The emotional, rather than rational, base of most liberal beliefs is most clearly demonstrated in the United States’ immigration policy. The left never fails to display seemingly altruistic goodwill whenever the subject emerges.
Perceived by both sides of the aisle as an abject failure, modern immigration policy remains confused.
Why did the immigration of the late 19th and early 20th century serve as such a boon to the country, while modern immigration has proven untrustworthy at best? This is one of the central questions of modern American politics, and immigration has been the most salient issue of the 2016 election season.
Let me suggest that the answer to this question lies not only in the economics of today, but also the culture.
The differences of modern times are not only restricted to the state of economic growth, but also relate to the interplay of politics and culture. What has happened since the 1965 Immigration Act is a complete change in the way American leaders view immigration.
While a humanitarian argument exists, the first and foremost goal of a strong and beneficial immigration policy should be the betterment of the nation and its citizens (as this is the broadest aim of a democratic government). By all accounts, the confused policies of today have missed this mark.
Moreover, the nation has guaranteed itself a constant state of detrimental immigration by failing to take the necessary steps to secure the border, and creating an entitlement state that extends to illegal and legal immigrants alike.
Historically, all countries strove to take in qualified immigrants that could be expected to provide for themselves upon entry.
If they failed to do so, they would be returned to their country of origin. This meant that the United States and every other nation strictly brought in immigrants that benefitted the nation as a whole, and moderated immigration by the overall status of the economy.
In times of general wellbeing and growth when more labor was needed, many immigrants would enter, in years of excess labor and unemployment, only a few. This formed the basis for a sensible and advantageous immigration policy.
Against the will of the people and even the constitution, the government has implemented incentives for illegal immigration, including welfare and amnesty rather than opportunity. But excess immigration is not damaging to those who hold capital (wealthy business owners); it is beneficial to them, as they can afford to hire very cheap labor!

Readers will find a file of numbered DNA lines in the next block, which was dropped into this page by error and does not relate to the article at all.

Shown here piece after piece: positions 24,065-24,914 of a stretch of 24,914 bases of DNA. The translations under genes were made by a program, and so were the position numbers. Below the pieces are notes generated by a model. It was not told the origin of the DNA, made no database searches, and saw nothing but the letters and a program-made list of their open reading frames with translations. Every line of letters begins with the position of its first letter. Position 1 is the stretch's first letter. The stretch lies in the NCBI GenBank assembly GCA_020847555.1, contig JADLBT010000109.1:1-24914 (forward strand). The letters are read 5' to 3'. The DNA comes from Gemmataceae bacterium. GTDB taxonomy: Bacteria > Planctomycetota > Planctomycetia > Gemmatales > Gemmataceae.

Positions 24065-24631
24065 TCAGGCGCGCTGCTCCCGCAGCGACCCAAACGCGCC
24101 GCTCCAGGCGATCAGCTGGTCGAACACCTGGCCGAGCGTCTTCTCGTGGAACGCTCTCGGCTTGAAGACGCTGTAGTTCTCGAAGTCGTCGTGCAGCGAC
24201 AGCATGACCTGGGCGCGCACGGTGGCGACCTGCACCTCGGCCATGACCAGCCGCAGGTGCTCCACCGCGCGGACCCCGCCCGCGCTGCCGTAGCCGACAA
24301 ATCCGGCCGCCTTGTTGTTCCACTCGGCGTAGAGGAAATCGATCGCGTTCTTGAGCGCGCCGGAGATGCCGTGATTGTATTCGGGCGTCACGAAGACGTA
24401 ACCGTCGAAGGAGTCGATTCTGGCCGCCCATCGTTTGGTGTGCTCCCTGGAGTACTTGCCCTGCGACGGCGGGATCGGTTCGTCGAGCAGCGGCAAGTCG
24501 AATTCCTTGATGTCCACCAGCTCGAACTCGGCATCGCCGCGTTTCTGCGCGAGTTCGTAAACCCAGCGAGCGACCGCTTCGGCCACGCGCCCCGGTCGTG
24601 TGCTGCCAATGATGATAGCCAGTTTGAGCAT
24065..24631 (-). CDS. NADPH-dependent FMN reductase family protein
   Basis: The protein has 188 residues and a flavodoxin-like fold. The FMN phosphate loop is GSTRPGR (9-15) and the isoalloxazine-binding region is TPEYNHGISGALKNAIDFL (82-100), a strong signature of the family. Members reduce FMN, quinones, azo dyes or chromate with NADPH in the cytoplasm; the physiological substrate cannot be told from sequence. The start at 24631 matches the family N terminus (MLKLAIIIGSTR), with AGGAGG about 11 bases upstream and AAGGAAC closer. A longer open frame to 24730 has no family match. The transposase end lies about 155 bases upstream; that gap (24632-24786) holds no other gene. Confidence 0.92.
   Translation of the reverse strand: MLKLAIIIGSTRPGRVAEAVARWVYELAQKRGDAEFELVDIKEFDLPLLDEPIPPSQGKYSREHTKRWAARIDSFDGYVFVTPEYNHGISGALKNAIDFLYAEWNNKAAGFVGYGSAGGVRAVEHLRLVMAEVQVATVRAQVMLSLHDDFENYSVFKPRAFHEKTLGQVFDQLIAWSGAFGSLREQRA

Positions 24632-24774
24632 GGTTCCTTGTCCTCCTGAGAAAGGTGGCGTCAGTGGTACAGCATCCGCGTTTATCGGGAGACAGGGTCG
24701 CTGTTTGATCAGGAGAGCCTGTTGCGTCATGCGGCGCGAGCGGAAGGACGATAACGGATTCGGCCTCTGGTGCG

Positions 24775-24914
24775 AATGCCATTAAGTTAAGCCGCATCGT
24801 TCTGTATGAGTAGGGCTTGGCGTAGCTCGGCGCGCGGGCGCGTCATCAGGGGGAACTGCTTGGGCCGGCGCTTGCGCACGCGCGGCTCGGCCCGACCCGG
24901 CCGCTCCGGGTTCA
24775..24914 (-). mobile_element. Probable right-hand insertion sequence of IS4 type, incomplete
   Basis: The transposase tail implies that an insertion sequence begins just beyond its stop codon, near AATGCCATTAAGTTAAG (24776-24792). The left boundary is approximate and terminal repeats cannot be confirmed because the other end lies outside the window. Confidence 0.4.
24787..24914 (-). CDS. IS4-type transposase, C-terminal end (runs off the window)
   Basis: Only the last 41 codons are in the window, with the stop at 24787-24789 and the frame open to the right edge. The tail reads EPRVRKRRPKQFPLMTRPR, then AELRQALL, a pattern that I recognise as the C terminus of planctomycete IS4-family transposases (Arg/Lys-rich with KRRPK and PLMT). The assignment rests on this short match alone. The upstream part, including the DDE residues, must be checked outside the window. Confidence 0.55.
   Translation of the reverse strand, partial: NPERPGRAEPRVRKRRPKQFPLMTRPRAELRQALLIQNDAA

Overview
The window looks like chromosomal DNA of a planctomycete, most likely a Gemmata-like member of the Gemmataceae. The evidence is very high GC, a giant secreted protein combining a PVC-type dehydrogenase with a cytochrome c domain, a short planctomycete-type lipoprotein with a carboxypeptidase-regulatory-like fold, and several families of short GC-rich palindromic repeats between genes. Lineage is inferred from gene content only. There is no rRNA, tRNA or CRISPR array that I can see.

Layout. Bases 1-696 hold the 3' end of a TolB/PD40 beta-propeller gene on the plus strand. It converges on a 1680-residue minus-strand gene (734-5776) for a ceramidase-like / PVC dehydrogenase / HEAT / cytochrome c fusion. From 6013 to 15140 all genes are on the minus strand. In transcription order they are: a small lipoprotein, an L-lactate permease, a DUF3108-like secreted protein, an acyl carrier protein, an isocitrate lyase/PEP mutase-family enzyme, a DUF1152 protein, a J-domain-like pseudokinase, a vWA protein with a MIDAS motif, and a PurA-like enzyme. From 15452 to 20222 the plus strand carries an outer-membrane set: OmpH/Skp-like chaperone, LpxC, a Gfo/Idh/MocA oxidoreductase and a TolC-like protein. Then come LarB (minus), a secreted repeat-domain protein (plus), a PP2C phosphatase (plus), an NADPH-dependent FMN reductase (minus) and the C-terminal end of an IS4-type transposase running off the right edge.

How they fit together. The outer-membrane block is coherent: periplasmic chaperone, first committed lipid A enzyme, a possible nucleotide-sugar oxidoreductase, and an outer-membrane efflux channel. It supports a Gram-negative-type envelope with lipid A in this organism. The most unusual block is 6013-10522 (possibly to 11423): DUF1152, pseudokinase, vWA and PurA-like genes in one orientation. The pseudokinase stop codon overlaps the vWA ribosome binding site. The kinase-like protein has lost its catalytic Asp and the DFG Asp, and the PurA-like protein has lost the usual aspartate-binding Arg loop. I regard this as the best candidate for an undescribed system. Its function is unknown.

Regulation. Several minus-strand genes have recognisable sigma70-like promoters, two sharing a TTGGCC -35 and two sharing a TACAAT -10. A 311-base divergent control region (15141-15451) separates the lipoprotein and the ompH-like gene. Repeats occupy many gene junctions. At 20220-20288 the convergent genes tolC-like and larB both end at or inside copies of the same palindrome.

Excess immigration is most damaging to poor American citizens—a primarily liberal constituency—as they must compete with illegal labor unburdened by the minimum wage.
The market for highlyeducated middleclass labor, however, is not immune. Intel, for instance, laid off 12,000 skilled U.S. professionals in April while requesting 14,523 H1B visas to replace them.
Even now, college students like ourselves struggle to find work in technical fields because of the influx of skilled workers cheaply educated in other countries. The Democratic and Progressive Parties were formerly the largest opponents of immigration of any kind to America.
But today their policies have damaged the wages of American workers, while providing cheap labor and profits to corporations. This is one of the greatest ironies in the liberal agenda.
Finally, illegal immigration and unvetted legal immigration present an imminent threat to the security of the United States, as witnessed by the December San Bernardino attack.
It is of the utmost importance to national security and crime prevention that we know exactly who enters the country and their intentions.
An unsecure border and unsure immigration policy undermine these aims and endanger the lives and wellbeing of American citizens.
This should be reason enough for complete transformation of the current system, and yet many politicians on both sides of the aisle seek to keep the system stationary much to the danger of everyday Americans